Emma (2020 film)

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A blonde woman wearing a long yellow coat, against a countryside background
Theatrical release poster
Directed byAutumn de Wilde
Produced by
Screenplay byEleanor Catton
Based onEmma
by Jane Austen
Music by
CinematographyChristopher Blauvelt
Edited byNick Emerson
Distributed by
Release date
  • 14 February 2020 (2020-02-14) (United Kingdom)
  • 21 February 2020 (2020-02-21) (United States)
Running time
124 minutes
  • United Kingdom[1]
  • United States[1]
Budget$10 million[2]
Box office$26 million[3][4]

Emma.[a] is a 2020 period comedy-drama film directed by Autumn de Wilde, from a screenplay by Eleanor Catton, based on Jane Austen's 1815 novel of the same name.

The film follows the story of Miss Emma Woodhouse (Anya Taylor-Joy), a wealthy and elegant young woman living with her father in Regency-era England. Something of a ‘queen bee’ in her sleepy little town, Emma amuses herself with matchmaking and meddles in the romantic lives of those closest to her. In this glittering satire of social class, Emma must navigate her way through the challenges of growing up, friendship strife and misguided matches before she can recognise the love that has been there all along and earn her 'happily ever after'.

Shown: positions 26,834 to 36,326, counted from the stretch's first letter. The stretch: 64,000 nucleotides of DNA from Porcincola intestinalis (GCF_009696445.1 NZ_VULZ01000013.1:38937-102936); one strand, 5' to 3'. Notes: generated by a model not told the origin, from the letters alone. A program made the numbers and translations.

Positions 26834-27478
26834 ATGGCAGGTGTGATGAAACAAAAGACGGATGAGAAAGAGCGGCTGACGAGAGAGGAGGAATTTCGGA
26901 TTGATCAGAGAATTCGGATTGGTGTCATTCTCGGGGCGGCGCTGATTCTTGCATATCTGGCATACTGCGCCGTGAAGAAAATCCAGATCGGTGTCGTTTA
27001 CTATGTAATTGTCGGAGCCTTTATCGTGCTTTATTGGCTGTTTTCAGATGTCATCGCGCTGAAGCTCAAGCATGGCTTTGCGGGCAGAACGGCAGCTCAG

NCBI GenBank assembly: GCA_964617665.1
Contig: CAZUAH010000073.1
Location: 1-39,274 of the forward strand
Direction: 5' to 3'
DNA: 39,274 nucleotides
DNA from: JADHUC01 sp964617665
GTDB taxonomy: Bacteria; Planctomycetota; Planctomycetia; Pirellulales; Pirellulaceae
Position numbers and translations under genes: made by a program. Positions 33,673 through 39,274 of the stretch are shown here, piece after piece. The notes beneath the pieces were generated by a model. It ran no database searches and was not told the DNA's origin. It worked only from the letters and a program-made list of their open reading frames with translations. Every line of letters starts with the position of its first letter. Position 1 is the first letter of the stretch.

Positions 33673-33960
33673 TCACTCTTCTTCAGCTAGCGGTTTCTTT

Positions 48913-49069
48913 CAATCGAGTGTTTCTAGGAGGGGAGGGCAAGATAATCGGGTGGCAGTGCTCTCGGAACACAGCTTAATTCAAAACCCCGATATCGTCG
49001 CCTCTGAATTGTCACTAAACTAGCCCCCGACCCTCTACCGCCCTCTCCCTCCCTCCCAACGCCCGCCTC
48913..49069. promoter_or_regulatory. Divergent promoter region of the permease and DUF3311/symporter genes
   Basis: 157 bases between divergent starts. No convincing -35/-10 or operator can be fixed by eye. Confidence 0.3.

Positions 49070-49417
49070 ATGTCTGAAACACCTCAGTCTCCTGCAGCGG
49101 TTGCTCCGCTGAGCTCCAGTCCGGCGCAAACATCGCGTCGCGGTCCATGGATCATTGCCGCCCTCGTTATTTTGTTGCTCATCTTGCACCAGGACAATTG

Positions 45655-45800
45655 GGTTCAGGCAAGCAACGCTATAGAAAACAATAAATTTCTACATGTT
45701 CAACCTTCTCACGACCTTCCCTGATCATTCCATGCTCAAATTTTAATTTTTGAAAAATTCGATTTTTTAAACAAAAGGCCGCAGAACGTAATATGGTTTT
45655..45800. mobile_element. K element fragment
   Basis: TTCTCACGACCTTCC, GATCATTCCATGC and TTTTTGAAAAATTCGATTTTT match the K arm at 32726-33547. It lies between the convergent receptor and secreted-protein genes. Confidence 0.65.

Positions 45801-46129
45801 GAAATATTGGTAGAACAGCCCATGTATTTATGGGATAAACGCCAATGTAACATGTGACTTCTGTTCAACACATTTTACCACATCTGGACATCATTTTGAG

It also stars Johnny Flynn, Josh O'Connor, Callum Turner, Mia Goth, Miranda Hart, and Bill Nighy.

It was released in the United Kingdom on 14 February 2020, and in the United States on 21 February 2020. It received generally favourable reviews from critics, and grossed $26 million worldwide. The film received two Academy Award nominations for Best Costume Design and Best Makeup and Hairstyling at the 93rd Academy Awards.


In Regency-era England, wealthy and beautiful Emma Woodhouse searches for a new companion after her governess, Miss Taylor, marries and becomes Mrs. Weston. Emma settles on Harriet Smith, a younger girl whom Emma supposes is the unclaimed child of a gentleman; Harriet's parents are unknown, but her education has been provided for. Emma learns that Mr. Robert Martin, a tenant farmer of the brother of Emma's brother-in-law, Mr. Knightley, has proposed to Harriet. Though claiming she will not interfere, Emma manipulates Harriet into declining Mr. Martin's offer of marriage, much to Harriet's distress. Emma believes that Mr. Elton, the local vicar, is in love with Harriet and encourages Harriet to transfer her hopes to him, despite Mr. Knightley's warning that she should not involve herself in the situation.